NEW YORK (AP) — Prosecutors seek a life prison term for an ex-convict who extorted and forced into labor or prostitution some women he met at his daughter’s on-campus housing at Sarah Lawrence College, while his lawyers request the mandatory minimum 15 years behind bars for his crimes, according to papers filed prior to sentencing next week.
In a submission in Manhattan federal court late Friday, prosecutors called Lawrence Ray’s crimes “heinous,” saying he groomed and abused his young victims as he took “sadistic pleasure in their pain and enjoyed the fruits of their suffering.”
They said Ray, 63, has shown he is a danger to others, is incapable of contrition and must be incapacitated.
Ray was convicted last April of using threats and violence to enrich himself with millions of dollars as he ruined the lives of his daughter’s friends, watching them descend “into self-hatred, self-harm and suicidal attempts under his coercive control,” prosecutors said.
His sentencing is scheduled for next Friday.
His lawyers have argued for leniency, saying he should face 15 years behind bars. They said his own physical, sexual and psychological abuse he suffered as a child and through his young adulthood “bears a striking resemblance to the conduct underlying the offenses he now stands convicted of.”
Ray was convicted at a trial where weeks of testimony chronicled his psychologically manipulative relationship with young people he met in fall 2010 at Sarah Lawrence College, a small New York liberal arts school. Ray moved into his daughter’s dorm after finishing a prison stint for a securities fraud conviction.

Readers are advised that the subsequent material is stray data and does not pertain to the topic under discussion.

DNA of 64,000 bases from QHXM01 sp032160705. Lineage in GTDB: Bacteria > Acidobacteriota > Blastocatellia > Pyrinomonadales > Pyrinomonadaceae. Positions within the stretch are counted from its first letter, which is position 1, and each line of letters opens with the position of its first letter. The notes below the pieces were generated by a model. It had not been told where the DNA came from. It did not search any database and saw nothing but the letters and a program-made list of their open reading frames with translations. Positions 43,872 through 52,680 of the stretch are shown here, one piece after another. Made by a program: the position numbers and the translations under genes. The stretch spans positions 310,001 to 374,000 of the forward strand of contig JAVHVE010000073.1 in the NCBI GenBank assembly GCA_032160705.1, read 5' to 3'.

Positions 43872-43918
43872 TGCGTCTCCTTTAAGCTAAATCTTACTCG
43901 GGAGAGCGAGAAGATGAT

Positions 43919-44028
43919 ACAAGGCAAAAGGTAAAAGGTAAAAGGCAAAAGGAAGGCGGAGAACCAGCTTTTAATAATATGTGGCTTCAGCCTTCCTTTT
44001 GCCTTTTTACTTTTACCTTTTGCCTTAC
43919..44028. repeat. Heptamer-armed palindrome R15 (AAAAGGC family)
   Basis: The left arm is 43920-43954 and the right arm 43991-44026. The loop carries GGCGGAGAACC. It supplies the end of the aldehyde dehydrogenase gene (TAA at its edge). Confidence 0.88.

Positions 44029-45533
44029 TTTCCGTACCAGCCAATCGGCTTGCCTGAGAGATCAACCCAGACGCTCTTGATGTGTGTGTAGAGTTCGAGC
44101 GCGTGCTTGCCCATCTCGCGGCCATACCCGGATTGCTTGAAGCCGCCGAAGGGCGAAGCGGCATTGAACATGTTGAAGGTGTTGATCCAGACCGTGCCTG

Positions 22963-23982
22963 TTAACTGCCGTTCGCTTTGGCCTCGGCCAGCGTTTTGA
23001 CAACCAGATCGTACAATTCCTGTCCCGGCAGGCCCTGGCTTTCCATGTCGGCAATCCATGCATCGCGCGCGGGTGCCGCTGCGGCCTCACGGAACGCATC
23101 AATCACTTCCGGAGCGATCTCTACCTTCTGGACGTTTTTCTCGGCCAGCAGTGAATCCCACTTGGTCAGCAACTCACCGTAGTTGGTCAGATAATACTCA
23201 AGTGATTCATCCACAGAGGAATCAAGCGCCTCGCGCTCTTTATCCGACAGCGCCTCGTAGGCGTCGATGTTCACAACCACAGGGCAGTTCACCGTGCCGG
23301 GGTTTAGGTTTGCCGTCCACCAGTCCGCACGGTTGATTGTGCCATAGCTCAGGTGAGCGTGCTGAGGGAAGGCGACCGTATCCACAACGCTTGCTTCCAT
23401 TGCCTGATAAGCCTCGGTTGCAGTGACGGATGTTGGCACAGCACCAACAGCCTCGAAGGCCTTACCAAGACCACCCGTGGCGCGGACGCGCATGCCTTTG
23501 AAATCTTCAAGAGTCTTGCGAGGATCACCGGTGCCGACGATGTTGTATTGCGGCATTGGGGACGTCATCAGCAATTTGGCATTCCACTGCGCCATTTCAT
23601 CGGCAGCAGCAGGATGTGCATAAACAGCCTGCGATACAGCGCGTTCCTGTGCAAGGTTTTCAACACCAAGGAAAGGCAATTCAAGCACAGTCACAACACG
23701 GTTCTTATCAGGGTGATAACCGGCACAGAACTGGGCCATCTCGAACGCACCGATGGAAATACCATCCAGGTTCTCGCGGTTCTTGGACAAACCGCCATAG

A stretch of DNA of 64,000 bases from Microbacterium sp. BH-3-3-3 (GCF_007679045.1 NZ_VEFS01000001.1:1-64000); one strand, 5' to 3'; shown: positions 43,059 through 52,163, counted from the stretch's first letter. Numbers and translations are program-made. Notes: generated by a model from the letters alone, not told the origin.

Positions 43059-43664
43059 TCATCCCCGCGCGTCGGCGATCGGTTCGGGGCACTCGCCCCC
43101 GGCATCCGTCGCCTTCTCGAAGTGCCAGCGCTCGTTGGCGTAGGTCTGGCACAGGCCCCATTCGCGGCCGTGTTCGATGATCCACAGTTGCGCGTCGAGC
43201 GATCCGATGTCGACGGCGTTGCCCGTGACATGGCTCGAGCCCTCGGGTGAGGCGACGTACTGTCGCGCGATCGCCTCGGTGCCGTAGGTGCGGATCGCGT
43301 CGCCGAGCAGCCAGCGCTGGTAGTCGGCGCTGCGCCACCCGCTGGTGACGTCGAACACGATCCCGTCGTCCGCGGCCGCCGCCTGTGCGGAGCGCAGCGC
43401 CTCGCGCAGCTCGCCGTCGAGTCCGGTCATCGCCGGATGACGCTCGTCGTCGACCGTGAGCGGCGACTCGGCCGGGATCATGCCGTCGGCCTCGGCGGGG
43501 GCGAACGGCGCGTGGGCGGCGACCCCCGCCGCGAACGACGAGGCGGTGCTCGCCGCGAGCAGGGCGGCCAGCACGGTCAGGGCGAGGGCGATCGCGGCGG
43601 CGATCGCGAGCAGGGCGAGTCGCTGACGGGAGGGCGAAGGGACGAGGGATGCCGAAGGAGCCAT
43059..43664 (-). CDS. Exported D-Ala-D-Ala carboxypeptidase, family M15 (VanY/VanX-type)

He was convicted on 15 counts, including racketeering, conspiracy, forced labor, sex trafficking and obstruction of justice.
A jury returned its verdict after less than a day of deliberations following a monthlong trial that featured testimony from numerous victims. Some testified that Ray made them believe for most of a decade that they had poisoned or otherwise harmed him and they needed to pay him back.
One woman testified that she became a sex worker to try to pay reparations to Ray after becoming convinced that she had poisoned him. She said that, over four years, she gave Ray $2.5 million in installments that averaged between $10,000 and $50,000 per week.
Ray did not testify. Twice, the trial was interrupted as he was taken to the hospital in an ambulance for undisclosed illnesses.
In their submission Friday, prosecutors said Ray had “shown no remorse, accepted no responsibility, and impeded the prosecution of this case, including by disrupting the trial and prolonging the trauma to his victims.”
Several students testified that they were drawn into Ray’s world as he told them stories of his past influence in New York City politics, including his role in ruining the career of former New York City Police Commissioner Bernard Kerik after serving as the best man at his wedding years earlier. Ray had, in fact, been a figure in a corruption investigation that derailed Kerik’s 2004 nomination by President George Bush to lead the U.S. Department of Homeland Security.
Some of the students agreed to live with Ray in the summer of 2011 at his Manhattan one-bedroom apartment, where his sinister side emerged as he started to claim that the students had poisoned and harmed him or his property.